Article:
Flutter crumpled to the ground as she felt a massive weight bear down upon her. As she crashed into the ground she could see a flash of green follow a topsy-turvy trajectory and flip over the flyer in an uncontrolled roll. The only thing that greeted her ears was the overpowering crash, her unsteady breath, and the roaring of her heart in her ears. She was still trying to process exactly what happened. That was when it hit her...
Pain. Unbearable stinging pain.
She clutched at her right wing, only to be greeted with a splash of crimson as her other wing dipped into the damaged appendage. She stared at the damaged body part in horror. The fastbiter must have shredded through her wing in the process of tackling her to the ground.
"Ahh!!!" She screamed as the pain intensified to unimaginable levels. She retreated her other wing from the injury in order to stop exasperating the already unbearable pain. She clenched her eyes shut and tried to ignore the agony. Only the sound of shuddering breaths and stifled whimpers greeted her ears. She knew that she was doomed as she awaited the end.
After a few moments passed since the attack, she opened her eyes and noticed the green fastbiter and brown flyer. They both looked back at the injured Flutter, the brown flyer with a look of relief and the green fastbiter with a look of absolute horror. The fastbiter then looked at her bloody claws and seemed to sigh deeply. If Flutter wasn't distracted by her own plight and the annihilation of her family, she would have found that reaction confusing. Why would a sharptooth be shocked by the act of killing?
Flutter closed her eyes again for another moment as a mournful and pained screech left her beak. She let her head lie prone of the ground for a moment as she lost herself in her agony. The sound of her rapid, shuddering breaths again reached her ears once she was again cognizant of her surroundings. With a slow shake of the head, she slowly lifted her upper body and again looked at her tormentors.
The fastbiter had lowered her head somewhat low to the ground and the flyer appeared to be whispering something into her ear. After a few moments, the fastbiter sighed and nodded slowly as the flyer seemed to pat the fastbiter's nose in a conciliatory manner. The predator then rose and looked over to her quarry. Flutter knew that this was the end.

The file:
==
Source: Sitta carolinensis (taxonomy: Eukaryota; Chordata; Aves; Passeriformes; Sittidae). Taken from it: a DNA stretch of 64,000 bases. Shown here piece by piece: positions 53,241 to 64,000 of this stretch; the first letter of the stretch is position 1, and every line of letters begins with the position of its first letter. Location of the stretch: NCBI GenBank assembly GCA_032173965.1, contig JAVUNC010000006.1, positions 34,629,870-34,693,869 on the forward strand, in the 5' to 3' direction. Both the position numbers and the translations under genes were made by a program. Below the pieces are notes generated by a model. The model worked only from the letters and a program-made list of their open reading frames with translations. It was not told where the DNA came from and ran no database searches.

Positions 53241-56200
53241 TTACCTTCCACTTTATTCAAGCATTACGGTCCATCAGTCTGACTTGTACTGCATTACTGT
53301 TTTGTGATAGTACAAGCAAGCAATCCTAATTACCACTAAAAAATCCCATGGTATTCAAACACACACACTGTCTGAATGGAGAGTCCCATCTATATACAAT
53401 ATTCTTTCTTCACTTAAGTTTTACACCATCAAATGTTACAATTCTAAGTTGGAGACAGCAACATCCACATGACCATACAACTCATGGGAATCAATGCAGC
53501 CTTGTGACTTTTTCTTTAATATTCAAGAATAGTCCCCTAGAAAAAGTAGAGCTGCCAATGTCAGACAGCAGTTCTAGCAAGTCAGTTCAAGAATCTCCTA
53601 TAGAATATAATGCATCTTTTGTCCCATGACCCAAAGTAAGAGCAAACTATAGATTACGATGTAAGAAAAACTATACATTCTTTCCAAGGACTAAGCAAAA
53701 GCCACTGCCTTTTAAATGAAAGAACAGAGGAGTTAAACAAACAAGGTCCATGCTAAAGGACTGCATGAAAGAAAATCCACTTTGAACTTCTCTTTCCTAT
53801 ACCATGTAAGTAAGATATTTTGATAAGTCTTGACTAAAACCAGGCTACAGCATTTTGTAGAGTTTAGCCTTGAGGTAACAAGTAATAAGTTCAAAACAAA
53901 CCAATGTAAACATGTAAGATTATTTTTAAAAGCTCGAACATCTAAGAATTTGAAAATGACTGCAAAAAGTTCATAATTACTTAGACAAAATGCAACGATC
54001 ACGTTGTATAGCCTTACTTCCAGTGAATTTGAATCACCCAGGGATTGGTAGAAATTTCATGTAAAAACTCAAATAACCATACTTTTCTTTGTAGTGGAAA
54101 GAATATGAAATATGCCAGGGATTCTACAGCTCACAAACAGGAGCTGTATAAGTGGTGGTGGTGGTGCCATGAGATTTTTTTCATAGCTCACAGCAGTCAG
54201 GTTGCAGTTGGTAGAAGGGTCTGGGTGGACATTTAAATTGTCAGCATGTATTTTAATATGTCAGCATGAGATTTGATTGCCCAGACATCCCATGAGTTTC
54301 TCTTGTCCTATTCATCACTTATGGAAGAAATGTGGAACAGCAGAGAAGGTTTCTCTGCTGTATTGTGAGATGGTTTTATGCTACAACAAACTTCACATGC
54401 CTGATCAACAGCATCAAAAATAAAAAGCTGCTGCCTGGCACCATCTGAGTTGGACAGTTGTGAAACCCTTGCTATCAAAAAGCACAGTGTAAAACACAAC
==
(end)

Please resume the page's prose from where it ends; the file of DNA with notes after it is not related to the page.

Predator and prey locked eyes for a brief moment that seemed to drag on for ages.
Flutter's eyes only conveyed sorrow and pain to the killer. All of her efforts and the efforts of her family were in vain. She would not be able to continue her lineage. No one would remain who could tell her tale or carry on her legacy. All was lost.
The fastbiter's eyes betrayed unimaginable sadness without shedding any tears. The image of the ruined flyer reflected in the moisture of the predator's eyes. The reflection of her broken body caused the pain and suffering of the poor flyer increase exponentially. Was the pathetic shattered flyer actually her?
As Flutter struggled to breathe and felt her lifeblood rapidly spill out onto the ground below, she asked her soon-to-be killer a final, mournful question.
Flutter was stunned to see a single tear fall from the fastbiter's eyes, as the predator answered her in leaf-eater.
"I am sorry. I am so, so sorry."
Flutter was shocked at hearing a predator actually speak. She didn't have much time to consider this development, however, as the predator advanced for the final strike. The sound of rushing air and a flash of green greeted Flutter's senses for a split second, which was soon replaced with the terrible sound of ripping flesh and a sea of crimson covering her field of view.
Her world filled with unbearable pain as the sharptooth ripped through Flutter's undefended throat in a single bite. Her lungs expanded in an attempt to suck in a breath, only to fail as her lungs filled with torrents of sputtering blood. She had already taken her final breath. She suddenly felt quite lightheaded and incoherent even as she felt a last burst of panic. Mercifully, her vision began to cloud and her pain began to dissipate as her lifeblood poured from her body like a waterfall. Her prone body now faced skyward as her eyes gazed unfocused at the sky above. A sky to which she would never return.
One of the last things she was aware of was the sound of rushing blood leaving her body in spurts. A sound that was rapidly getting softer and softer... As that sound began to dissipate, she thought she could head something melodic in the background that almost sounded like cooing chicks. Such a lovely sound. She would have answered if she were still able.
Be right there children...